The revelation that US government spooks are collecting truckloads of data has scared lots of people. All of a sudden, it seems, the denizens of the world is acutely aware of the sheer volume of information collected. It is about time: we have been clicking accept, accept, accept, for tons of social media terms and conditions without really reading them and this has been a good wake-up call about the vulnerability of the information we volunteer to the universe via the internet.
Yet there seems to be a lot of surprise about what, exactly, is being collected, and that surprise has turned to outrage. Folks are stamping around complaining about “big data” and how it has intruded on their lives and impinged on their liberty like never before. The newsflash is painfully ironic: there is nothing new.
In the wake of the “Big Data” scandal there has been a lot of blaming the Obama administration for the amount of data and the targets collected from. It has happened from abroad, with several European nations voicing their displeasure. And, it has happened domestically with several politicians and commentators doing the same.
Now everyone seems to have an opinion on “Big Data” and what it means for us and who is responsible for its growth. At a social engagement I recently heard the claim that the increased collection volume of data would not be the case if Obama were not president. It is a grave accusation that needs a well measured response. But, in short, it is one that is ultimately without merit; the question of the amount of information a government collects is not a partisan one and has little to do with who the president is. Recent history shows us this with both the Bush and Obama Administrations engaging in domestically-centered spying programs.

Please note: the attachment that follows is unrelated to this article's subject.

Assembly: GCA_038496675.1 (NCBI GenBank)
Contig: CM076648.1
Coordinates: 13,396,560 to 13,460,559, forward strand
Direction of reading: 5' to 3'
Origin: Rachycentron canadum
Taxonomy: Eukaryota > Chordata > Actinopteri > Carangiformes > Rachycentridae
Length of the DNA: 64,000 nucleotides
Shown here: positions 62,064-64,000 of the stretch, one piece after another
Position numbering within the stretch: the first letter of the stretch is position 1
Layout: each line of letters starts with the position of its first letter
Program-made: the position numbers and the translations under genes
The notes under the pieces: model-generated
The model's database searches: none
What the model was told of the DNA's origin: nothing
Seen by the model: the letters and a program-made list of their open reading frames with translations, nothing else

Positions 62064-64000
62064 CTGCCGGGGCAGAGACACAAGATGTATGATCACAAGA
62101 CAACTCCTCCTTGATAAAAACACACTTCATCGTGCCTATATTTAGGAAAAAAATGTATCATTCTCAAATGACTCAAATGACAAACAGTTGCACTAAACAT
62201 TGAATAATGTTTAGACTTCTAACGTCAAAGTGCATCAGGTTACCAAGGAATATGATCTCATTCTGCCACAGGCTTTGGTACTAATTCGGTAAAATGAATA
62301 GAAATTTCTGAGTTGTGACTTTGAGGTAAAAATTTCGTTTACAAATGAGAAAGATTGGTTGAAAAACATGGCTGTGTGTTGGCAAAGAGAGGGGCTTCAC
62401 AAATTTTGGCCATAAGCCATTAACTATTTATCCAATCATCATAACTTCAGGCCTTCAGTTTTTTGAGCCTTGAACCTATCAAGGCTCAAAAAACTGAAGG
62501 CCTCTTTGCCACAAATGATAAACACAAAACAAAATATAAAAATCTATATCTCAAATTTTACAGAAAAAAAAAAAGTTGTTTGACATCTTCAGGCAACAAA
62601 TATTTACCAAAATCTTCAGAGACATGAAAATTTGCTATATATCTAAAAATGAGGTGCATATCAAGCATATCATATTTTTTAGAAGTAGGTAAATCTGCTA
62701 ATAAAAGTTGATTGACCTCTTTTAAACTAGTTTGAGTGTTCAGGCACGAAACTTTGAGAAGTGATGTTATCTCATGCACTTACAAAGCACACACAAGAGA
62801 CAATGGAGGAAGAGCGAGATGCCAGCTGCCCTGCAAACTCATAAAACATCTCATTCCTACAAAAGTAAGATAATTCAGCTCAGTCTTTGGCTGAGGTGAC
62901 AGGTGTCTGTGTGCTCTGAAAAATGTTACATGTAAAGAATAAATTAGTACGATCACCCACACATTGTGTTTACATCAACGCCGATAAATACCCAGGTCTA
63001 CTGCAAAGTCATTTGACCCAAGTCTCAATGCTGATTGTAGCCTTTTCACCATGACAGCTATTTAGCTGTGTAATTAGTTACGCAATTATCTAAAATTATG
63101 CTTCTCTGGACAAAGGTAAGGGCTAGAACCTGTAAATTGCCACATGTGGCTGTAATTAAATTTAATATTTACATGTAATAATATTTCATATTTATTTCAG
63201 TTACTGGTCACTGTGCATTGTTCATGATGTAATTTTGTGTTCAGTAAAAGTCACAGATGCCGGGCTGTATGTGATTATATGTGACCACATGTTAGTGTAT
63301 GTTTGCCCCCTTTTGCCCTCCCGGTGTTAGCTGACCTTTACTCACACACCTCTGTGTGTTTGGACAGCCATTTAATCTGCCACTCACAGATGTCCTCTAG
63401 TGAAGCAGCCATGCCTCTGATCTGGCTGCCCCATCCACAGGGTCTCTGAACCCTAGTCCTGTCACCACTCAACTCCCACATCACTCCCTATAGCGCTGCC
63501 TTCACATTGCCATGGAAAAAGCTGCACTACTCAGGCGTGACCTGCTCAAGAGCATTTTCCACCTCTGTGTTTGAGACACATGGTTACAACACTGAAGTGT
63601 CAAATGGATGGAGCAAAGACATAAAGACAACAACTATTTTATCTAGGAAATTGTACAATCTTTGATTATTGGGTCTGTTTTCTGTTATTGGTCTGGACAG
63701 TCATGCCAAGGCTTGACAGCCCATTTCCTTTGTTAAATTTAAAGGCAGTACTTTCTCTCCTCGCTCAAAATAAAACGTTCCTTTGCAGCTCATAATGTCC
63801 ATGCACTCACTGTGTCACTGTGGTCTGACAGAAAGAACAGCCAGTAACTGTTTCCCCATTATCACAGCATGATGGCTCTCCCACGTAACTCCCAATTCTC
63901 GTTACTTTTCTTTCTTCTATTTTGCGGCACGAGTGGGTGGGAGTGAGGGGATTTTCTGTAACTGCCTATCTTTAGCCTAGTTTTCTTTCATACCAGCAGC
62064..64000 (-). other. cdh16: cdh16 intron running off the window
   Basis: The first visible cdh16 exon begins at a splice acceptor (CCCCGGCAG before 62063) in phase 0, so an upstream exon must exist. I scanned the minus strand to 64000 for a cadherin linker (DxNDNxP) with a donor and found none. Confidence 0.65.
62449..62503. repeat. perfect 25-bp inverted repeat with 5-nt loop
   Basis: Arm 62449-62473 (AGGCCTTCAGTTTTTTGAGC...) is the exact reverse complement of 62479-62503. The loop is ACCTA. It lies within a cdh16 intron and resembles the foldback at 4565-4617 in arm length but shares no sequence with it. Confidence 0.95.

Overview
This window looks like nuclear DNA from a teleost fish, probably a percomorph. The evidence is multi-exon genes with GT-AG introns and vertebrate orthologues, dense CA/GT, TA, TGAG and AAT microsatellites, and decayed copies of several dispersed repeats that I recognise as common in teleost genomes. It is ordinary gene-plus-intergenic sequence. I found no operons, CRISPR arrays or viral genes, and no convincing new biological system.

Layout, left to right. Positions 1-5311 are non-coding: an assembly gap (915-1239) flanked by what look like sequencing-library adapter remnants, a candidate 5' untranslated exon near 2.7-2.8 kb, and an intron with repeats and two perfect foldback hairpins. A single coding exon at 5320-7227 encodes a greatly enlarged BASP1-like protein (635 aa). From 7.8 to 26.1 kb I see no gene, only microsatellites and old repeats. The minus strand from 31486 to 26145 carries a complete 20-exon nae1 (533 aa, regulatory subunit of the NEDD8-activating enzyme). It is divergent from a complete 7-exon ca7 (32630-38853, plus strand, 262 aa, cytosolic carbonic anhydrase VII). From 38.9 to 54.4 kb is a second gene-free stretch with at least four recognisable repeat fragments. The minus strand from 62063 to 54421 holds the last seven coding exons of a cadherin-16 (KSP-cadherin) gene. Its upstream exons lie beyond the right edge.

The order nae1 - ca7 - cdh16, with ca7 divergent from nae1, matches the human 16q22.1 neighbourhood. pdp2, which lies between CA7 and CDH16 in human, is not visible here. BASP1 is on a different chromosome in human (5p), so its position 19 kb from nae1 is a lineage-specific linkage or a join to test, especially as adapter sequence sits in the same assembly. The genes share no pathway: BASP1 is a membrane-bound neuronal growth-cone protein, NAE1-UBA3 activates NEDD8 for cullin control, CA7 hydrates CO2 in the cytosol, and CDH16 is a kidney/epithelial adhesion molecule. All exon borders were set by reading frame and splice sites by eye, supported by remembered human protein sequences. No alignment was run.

“But surely politics matter” you might say. The short retort is that American foreign policy is decidedly “realist” irrespective of the political party in charge. Realism, used here, is the term employed in the field of International Relations, whereby the world is conceived as being in a perpetual state of anarchy, meaning there is no omnipotent ruler, with each nation-state ultimately acting in what it perceives to be its best interests. Importantly, realism places the focus on the interests of the state as a whole rather than its individual denizens (thus decidedly marginalizing the importance of individual liberty within the context of international politics).